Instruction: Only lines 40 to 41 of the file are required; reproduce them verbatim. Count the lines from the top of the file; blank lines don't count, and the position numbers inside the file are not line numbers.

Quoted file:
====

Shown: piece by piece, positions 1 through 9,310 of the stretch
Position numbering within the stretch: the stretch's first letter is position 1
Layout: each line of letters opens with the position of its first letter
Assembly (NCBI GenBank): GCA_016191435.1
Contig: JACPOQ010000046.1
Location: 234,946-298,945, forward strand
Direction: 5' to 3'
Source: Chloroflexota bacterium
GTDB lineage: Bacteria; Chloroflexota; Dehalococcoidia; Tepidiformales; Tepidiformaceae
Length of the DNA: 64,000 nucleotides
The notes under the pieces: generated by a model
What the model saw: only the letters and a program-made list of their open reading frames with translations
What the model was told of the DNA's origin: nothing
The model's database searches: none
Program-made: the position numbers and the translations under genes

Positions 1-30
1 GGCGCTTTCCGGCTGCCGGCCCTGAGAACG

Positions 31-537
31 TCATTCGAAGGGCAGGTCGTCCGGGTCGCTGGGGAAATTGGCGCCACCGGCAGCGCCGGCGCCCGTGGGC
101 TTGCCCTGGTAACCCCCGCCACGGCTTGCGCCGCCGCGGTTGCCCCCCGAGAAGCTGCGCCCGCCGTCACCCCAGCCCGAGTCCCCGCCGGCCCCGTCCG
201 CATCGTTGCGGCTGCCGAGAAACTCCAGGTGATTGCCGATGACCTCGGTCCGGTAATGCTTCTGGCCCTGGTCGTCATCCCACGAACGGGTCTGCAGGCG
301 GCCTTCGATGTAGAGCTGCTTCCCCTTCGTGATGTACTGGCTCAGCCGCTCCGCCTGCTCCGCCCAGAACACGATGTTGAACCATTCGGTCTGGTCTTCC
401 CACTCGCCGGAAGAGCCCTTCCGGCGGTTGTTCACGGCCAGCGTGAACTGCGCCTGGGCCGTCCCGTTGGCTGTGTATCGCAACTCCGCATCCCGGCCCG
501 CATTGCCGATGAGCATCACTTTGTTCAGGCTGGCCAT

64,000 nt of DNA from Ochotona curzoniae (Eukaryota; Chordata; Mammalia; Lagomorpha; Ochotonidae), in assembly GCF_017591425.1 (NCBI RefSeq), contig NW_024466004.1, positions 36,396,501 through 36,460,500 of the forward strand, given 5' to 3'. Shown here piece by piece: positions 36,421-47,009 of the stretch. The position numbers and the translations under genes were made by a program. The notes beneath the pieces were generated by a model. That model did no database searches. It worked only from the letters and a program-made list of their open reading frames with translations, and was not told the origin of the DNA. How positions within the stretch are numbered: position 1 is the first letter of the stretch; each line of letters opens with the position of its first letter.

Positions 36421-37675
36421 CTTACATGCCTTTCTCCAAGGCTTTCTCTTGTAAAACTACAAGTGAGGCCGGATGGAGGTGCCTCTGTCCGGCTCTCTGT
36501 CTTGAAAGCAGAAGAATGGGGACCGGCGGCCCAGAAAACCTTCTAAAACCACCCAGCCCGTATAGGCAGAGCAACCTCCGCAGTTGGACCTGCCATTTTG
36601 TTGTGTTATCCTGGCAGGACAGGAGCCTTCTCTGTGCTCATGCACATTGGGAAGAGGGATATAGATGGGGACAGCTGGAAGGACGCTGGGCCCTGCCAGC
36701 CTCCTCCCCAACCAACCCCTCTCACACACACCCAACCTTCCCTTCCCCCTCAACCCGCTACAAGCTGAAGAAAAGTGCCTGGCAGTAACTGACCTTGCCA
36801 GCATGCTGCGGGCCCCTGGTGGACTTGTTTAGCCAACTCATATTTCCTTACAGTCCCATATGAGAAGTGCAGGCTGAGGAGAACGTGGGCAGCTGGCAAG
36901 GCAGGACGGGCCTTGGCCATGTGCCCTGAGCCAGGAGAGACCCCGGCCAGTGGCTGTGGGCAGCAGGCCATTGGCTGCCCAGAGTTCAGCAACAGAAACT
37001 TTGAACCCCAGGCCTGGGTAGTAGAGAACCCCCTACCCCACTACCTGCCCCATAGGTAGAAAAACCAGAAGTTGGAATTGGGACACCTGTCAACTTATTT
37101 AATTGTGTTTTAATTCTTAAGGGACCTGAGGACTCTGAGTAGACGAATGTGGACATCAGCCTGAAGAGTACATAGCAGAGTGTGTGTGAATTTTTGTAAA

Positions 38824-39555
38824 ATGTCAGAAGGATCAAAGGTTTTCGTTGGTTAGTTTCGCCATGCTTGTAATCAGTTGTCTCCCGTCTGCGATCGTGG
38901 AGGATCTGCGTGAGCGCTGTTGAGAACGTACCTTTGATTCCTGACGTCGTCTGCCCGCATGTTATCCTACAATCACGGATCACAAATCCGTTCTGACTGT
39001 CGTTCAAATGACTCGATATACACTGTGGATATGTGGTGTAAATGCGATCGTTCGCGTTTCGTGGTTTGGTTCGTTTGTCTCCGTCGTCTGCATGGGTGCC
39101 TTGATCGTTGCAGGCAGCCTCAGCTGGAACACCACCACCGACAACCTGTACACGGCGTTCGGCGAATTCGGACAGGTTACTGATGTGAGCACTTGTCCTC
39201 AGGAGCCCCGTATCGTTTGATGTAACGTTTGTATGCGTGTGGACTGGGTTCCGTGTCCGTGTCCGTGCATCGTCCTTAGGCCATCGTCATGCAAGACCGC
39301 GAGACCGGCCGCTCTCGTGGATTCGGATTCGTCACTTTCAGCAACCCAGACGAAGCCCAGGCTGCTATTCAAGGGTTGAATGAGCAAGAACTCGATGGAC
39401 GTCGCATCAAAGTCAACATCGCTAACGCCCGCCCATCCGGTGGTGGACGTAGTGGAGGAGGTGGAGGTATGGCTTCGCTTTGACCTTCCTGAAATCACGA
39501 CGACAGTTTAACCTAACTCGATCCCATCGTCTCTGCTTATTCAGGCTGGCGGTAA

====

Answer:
39201 AGGAGCCCCGTATCGTTTGATGTAACGTTTGTATGCGTGTGGACTGGGTTCCGTGTCCGTGTCCGTGCATCGTCCTTAGGCCATCGTCATGCAAGACCGC
39301 GAGACCGGCCGCTCTCGTGGATTCGGATTCGTCACTTTCAGCAACCCAGACGAAGCCCAGGCTGCTATTCAAGGGTTGAATGAGCAAGAACTCGATGGAC